Home ownership is the “Great American Dream” …it also happens to be one of life’s greatest stresses. However, if we pay attention to these simple 9 steps, we can maximize the “Dream” part while minimizing the “Stress” part of the process. Over the next series of articles, we will cover the necessary steps to buying a home.
This is part two of our three part series. Read part one here.
5. Making your mortgage application
Now that you have an accepted contract, it is important to quickly make your mortgage application. While you have gone to your licensed mortgage loan officer already for a pre-approval, you will now need to make application for your mortgage, if you have not already. Make sure to have your standard documentation ready.
ID’s, 2 most recent paystubs, w2’s, tax returns for the last 2 years, and the source of your down payment(Bank Statements, 401k). If you are using gift funds from a family member, make sure to document the source of the gift.
During the application process, make sure to make a list of all of the questions you will have regarding the financing, make sure the payment is what you expected as additional information comes in, like taxes and insurance.
Remember, for most of us, this is the largest financial transaction we will make in our lifetimes, so make sure you take your time during this step. If, for any reason, you don’t understand something regarding the terms of the mortgage, make sure to slow everyone down, until you understand everything.
6. Inspections for the Home
At a minimum, we recommend getting a home inspection. These should be performed as quickly as you can after the contract is accepted. A home inspector’s job is to check the soundness of the home.. For example, they will check the roof, basement, HVAC, plumbing electrical and overall structure of the home. The building inspector should not be confused with a real estate appraiser, who’s primary job is to render an opinion on value.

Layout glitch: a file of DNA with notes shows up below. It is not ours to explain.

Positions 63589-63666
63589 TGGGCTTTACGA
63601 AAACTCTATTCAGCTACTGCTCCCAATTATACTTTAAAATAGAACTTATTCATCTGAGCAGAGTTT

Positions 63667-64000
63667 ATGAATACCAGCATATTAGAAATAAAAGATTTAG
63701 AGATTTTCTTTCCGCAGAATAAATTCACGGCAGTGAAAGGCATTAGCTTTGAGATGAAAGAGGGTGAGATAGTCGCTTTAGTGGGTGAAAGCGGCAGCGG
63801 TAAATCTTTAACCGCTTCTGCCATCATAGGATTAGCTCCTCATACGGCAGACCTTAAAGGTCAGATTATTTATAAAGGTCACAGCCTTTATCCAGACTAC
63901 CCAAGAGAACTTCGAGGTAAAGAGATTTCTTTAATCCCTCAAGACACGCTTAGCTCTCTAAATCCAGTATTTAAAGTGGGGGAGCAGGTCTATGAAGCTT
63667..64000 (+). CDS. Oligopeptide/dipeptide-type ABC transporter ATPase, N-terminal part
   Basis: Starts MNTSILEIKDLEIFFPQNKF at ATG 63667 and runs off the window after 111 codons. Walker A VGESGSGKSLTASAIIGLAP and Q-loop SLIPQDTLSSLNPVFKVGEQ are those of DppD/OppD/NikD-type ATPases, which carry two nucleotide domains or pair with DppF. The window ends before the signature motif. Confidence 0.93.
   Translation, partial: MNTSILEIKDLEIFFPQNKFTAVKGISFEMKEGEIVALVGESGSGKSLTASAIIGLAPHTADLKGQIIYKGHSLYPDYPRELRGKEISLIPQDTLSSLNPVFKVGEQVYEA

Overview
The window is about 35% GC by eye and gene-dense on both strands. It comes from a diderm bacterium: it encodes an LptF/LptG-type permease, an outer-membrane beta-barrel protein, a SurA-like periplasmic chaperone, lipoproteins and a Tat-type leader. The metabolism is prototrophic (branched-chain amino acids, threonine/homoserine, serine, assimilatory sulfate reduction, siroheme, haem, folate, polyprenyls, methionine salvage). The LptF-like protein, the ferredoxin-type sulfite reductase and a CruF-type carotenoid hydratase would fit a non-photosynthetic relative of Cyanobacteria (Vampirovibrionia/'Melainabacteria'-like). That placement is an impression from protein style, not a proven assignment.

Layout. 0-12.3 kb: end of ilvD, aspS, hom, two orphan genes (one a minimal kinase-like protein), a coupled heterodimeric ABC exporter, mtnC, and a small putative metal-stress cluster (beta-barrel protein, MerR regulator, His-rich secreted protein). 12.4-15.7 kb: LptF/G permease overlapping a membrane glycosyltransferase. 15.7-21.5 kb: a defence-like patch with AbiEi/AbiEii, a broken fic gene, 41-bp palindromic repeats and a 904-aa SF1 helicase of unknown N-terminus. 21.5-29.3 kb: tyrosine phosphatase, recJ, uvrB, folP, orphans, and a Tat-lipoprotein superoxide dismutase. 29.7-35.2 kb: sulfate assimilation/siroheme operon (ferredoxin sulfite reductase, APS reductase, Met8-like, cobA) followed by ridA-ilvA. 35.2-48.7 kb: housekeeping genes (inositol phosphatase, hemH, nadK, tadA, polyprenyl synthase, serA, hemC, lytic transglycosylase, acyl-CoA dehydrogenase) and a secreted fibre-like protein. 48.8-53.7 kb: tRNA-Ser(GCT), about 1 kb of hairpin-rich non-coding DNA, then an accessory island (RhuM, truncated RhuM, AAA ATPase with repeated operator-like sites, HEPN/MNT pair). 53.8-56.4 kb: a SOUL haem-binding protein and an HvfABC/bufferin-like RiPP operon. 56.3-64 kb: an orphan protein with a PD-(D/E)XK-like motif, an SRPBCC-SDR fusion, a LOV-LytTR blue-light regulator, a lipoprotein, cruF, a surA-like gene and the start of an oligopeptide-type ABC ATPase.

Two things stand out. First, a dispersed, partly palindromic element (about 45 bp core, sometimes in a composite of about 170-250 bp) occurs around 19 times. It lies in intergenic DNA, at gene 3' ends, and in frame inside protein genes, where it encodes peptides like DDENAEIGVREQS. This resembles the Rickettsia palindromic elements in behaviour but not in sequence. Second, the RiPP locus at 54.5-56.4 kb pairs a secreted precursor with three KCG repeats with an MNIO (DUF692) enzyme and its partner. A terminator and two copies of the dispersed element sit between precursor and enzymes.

The inspection will prepare a report, recommending certain aspects of the home be addressed by the seller in order to move forward. For example, the roof needs replacing, parts of the HVAC should be addressed. The seller will have the opportunity to respond to the inspectors recommendations.
It is important to note, a building inspection is different from an appraisal, which is performed by a licensed appraiser, usually during the next step, “processing the mortgage” and determines the value of the home being purchased
If the seller’s parties and the buyers parties can come to terms on the resolution of the items noted in the building inspection, this is usually the last place the transaction could wind up falling through.